Barcelona FC’s Camp Nou opened on September 24, 1957.  It is currently the largest stadium in Europe with a seating capacity of 99,354.

By from Barcelona, Spain - The Camp Nou Stadium - Wikipedia

The city hosted the Summer Olympics in 1992.

When Barcelona won the Riba Gold Medal in 1999, it was the first and only time that the winner was a city, not an architect.

Pope John Paul II was a fair goalkeeper in his youth and was a honorary member of Barcelona FC.

Barcelona has built around 300 playgrounds for senior citizens that are meant to improve fitness and decrease isolation.

Barcelona's 197 foot Columbus Monument was built to mark how Christopher Columbus reported to Queen Isabella after his first voyage to the Americas. The statue shows him supposedly pointing to the New World, but he is actually pointing south, to Algeria.

Barcelona attracts over one million visitors every week.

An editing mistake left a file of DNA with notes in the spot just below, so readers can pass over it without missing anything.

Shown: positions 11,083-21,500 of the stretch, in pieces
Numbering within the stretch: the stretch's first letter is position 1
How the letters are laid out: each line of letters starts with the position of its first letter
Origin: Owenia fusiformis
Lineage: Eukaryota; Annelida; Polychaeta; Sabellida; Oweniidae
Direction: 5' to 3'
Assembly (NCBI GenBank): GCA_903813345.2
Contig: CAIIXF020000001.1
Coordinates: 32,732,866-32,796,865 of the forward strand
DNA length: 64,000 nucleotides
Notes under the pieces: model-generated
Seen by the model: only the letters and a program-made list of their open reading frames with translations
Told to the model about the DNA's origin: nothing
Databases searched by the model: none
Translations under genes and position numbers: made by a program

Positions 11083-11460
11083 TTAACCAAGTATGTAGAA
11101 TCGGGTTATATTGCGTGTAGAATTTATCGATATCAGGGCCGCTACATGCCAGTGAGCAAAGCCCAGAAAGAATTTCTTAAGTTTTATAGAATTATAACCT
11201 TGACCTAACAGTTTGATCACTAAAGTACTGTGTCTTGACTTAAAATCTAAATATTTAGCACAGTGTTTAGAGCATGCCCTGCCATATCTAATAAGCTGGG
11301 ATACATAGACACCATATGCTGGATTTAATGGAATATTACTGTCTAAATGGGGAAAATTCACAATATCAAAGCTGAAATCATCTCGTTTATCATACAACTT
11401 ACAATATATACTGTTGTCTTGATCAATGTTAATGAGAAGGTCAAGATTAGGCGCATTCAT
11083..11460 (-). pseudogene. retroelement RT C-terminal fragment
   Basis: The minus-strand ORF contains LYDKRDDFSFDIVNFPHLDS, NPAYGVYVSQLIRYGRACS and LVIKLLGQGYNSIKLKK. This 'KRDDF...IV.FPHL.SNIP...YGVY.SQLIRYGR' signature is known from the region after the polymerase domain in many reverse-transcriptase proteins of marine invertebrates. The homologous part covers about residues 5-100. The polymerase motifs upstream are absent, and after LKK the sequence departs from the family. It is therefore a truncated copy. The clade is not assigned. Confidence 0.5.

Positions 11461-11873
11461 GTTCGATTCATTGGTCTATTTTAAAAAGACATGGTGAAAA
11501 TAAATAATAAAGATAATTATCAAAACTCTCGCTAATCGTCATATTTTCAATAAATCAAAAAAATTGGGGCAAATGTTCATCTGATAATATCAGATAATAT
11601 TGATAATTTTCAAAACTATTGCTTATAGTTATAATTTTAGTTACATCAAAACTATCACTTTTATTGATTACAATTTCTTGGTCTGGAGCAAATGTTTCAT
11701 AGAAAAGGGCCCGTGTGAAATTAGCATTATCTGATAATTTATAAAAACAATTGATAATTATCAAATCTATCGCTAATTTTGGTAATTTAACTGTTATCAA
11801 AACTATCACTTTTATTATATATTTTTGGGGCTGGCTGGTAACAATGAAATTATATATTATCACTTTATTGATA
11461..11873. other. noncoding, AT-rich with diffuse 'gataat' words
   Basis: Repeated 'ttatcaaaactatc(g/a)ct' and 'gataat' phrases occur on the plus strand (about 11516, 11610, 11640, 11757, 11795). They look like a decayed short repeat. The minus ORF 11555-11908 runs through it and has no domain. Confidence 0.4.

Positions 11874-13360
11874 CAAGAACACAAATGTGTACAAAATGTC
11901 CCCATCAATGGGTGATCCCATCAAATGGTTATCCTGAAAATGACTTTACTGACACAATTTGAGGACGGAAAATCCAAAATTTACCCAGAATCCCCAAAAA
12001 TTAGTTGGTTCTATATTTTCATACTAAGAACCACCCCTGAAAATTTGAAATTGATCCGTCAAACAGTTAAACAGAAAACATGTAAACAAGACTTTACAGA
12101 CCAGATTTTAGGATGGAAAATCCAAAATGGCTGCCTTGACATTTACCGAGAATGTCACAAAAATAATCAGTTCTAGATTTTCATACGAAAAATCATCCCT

A Barbiturate is a Hypnosedative drug, commonly known as a ‘sleeping pill’, consisting of any salt or ester of barbituric acid C4H4O3N2. It works by depressing brain activity.

In 1864 the German chemist Johann Friedrich Wilhelm Adolf von Baeyer succeeded in synthesising a new organic compound. The date, December 4th coincided with the feast of Saint Barbara, and so the German name given to the substance was called “Barbitursäure” or barbituric acid.

In 1887 a powerful hypnotic (to produce sleep) called sulphonal came into medical use. Sulphonal was the first really popular drug of the Bayer Company's laboratories in Germany, and helped finance research on further hypnotics.

In 1903 the German chemist Emil Fischer and pathologist Joseph Freiherr Von Mering  introduced new hypnotics and sedatives (to produce a calming effect), that became known as barbiturates. These are derived from barbituric acid with the addition of several small hydrocarbon sidechains and they took the place of the earlier drugs such as Sulphonal.

Tolerance develops quickly in the user so that increasingly large doses are required to induce sleep. A barbiturate's action persists for hours or days, and can cause confused, aggressive behaviour or disorientation.